How To Solve “Expected str, Bytes Or Os.PathLike Object, Not TextIOWrapper” In Python

"Expected str, bytes or os.PathLike object, not TextIOWrapper" in python

“Expected str, bytes or os.PathLike object, not TextIOWrapper” in Python is a common error related to the file’s operations. To fix it you can pass in it a string instead of the file handler. Let’s go into detail to see the specific steps.

How does the error “Expected str, bytes or os.PathLike object, not TextIOWrapper” in Python happen?

This error happens due to the following reason:

First, it might be because you are working on a file. If you use the command open() to read or write to a file, then you have passed the wrong type object to the first argument of the method. For example:

# This command won't raise error
with open("file0","w") as file0:
    print ("Declare file0 as a file handler")

# The following command will raise error  
with open(file0,"w") as file1:
    print ("Error because passing file0 to the first argument")
Declare file0 as a TextIOWrapper
Traceback (most recent call last):
  File "", line 6, in <module>
    with open(file0,"w") as file1:
TypeError: expected str, bytes or os.PathLike object, not _io.TextIOWrapper

In the example below, you have a file handler with the name file0. In this case, you have used the method open() correctly because you have passed the string to its first parameter. But then, in the next file handler which is named file1, you passed a file0 variable. This is totally wrong, as the open() method expects the str type or a path-like object instead of another file handler in the first argument. If you want to solve this problem, please read the following solution.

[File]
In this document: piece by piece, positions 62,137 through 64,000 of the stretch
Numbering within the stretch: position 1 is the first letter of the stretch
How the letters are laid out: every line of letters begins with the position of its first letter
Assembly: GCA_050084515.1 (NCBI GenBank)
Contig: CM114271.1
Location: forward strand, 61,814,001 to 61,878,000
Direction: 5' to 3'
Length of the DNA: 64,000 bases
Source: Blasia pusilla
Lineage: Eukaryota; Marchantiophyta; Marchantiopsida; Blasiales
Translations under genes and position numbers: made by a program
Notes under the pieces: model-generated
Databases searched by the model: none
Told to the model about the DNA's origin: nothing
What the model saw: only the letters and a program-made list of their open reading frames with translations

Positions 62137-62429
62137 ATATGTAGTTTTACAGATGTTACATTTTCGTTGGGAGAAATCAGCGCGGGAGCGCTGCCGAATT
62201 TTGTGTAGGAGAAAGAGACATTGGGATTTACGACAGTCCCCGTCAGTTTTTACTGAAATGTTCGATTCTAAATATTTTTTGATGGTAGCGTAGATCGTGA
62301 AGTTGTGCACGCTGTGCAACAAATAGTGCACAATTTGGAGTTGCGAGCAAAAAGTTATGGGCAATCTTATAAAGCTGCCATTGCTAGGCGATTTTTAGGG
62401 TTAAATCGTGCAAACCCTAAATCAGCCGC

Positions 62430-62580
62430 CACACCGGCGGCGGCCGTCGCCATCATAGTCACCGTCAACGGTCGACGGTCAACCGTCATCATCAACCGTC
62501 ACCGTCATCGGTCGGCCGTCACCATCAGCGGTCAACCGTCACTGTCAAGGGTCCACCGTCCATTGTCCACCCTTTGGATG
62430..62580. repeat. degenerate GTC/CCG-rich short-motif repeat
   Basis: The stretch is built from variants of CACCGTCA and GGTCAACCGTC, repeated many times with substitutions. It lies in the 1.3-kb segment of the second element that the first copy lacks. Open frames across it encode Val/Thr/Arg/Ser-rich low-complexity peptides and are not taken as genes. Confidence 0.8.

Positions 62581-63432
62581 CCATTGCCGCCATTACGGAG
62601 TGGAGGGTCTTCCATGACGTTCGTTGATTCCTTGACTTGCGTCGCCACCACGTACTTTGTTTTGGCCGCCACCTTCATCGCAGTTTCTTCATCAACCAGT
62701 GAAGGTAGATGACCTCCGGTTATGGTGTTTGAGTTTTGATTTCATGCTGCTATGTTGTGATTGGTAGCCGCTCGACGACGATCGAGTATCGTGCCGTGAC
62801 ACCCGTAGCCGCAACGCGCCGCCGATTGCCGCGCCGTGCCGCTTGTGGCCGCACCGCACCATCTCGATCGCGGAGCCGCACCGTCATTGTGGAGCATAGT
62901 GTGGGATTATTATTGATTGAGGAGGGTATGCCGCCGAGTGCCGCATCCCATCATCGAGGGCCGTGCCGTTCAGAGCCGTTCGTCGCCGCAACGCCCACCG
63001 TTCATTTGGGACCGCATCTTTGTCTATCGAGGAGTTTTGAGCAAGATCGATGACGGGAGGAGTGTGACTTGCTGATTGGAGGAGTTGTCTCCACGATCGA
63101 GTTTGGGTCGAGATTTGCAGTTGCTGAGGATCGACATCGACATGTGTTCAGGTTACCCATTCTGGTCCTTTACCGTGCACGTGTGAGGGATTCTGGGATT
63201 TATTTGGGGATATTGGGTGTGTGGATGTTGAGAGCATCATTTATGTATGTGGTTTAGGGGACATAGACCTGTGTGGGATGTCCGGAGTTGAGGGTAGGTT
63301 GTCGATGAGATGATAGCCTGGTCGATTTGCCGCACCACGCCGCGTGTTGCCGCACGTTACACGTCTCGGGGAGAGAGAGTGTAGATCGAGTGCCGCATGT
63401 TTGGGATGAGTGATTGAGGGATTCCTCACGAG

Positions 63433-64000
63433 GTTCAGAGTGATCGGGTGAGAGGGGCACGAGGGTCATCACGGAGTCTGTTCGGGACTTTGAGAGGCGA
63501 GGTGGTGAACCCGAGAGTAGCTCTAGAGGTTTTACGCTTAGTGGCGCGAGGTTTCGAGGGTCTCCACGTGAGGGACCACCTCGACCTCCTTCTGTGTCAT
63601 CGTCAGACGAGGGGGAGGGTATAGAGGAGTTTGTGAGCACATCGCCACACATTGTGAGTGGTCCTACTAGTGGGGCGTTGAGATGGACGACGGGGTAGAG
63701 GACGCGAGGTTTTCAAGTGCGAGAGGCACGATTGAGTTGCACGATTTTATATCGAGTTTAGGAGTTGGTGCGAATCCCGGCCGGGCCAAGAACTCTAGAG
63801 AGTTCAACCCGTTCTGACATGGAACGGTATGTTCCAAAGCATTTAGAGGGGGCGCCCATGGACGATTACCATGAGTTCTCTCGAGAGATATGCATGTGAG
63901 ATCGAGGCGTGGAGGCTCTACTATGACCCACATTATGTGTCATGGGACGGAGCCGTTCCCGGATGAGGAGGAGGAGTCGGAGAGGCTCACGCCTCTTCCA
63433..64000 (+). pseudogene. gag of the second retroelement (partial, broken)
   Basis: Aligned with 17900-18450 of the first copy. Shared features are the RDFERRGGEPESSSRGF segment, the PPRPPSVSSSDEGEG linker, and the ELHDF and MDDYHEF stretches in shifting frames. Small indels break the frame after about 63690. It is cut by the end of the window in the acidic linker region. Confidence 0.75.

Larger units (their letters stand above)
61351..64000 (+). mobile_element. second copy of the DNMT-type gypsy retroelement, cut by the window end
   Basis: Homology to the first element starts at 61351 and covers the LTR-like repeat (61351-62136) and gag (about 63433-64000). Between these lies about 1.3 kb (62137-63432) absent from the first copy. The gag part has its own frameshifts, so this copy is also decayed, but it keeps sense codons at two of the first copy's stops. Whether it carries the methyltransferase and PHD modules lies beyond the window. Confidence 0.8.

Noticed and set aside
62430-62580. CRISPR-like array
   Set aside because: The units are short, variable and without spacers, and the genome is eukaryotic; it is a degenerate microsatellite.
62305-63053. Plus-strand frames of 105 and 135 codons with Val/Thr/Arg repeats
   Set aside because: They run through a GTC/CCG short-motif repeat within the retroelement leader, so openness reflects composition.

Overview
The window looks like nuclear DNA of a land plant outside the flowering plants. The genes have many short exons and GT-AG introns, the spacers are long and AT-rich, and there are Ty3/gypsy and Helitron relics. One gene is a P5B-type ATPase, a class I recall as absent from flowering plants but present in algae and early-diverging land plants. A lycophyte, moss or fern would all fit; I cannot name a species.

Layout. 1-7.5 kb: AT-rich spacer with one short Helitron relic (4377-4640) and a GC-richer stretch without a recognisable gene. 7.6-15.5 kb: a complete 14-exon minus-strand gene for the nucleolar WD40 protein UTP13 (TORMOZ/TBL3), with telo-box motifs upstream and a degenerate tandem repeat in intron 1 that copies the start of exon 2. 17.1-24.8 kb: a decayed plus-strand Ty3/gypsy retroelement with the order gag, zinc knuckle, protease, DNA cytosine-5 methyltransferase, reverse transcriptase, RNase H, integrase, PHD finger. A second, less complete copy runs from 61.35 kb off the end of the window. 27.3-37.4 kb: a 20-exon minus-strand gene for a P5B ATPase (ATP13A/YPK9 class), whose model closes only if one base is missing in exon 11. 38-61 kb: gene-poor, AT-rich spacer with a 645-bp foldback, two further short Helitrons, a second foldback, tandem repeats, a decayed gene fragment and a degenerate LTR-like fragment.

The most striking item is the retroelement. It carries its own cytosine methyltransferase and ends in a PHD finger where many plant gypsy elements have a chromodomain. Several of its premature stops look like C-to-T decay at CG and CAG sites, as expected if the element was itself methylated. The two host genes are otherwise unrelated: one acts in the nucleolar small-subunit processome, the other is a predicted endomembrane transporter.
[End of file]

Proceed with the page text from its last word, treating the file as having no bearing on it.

How to solve the error?

Passing a string instead of the file handler

If you are new to working with files in Python, you may need to get accustomed to the open() function in Python as long as file handlers. We suggest you read the tutorial about this subject in this link. To avoid this error, you can provide a string in the first argument instead:

# Open learnshareit.txt and write to file
with open("learnshareit.txt","w") as myFile:



The example below shows that the string which we passed to the function is “learnshareit.txt”. In fact, this is the name of the file that the function is going to open and do some tasks to it. If the current directory (which contains the Python program you are running) does not have this file with that name yet, then it will automatically be created for you. Otherwise, it will open that file to handle.

Passing os.path object

Remember that in Python, you can also pass the os.path object in the first parameter of open(). This can help you process some enhanced paths, such as concatenating them to the current directory (using the join() method) or checking if the path exists (read the documentation here).

For example:

# You have to import os library
import os
# Open learnshareit.txt in the current OS path and write to file
with open(os.path.join("learnshareit.txt"),"w") as myFile:



As we have commented, this solution requires you to import the library os. It is a built-in library, so don’t worry; you don’t have to install anything. As can be seen clearly, this solution also results in the same output as the previous one.


We have discovered how to deal with the error “Expected str, bytes or os.PathLike object, not TextIOWrapper” in Python. We recommend you use the first approach when you have to open a file located in the same directory as the Python program running. Otherwise, if you have the system path of a file that is different from the current folder, then you should use the second solution instead. Apart from this tutorial, you can solve more errors in Python with our other ones.

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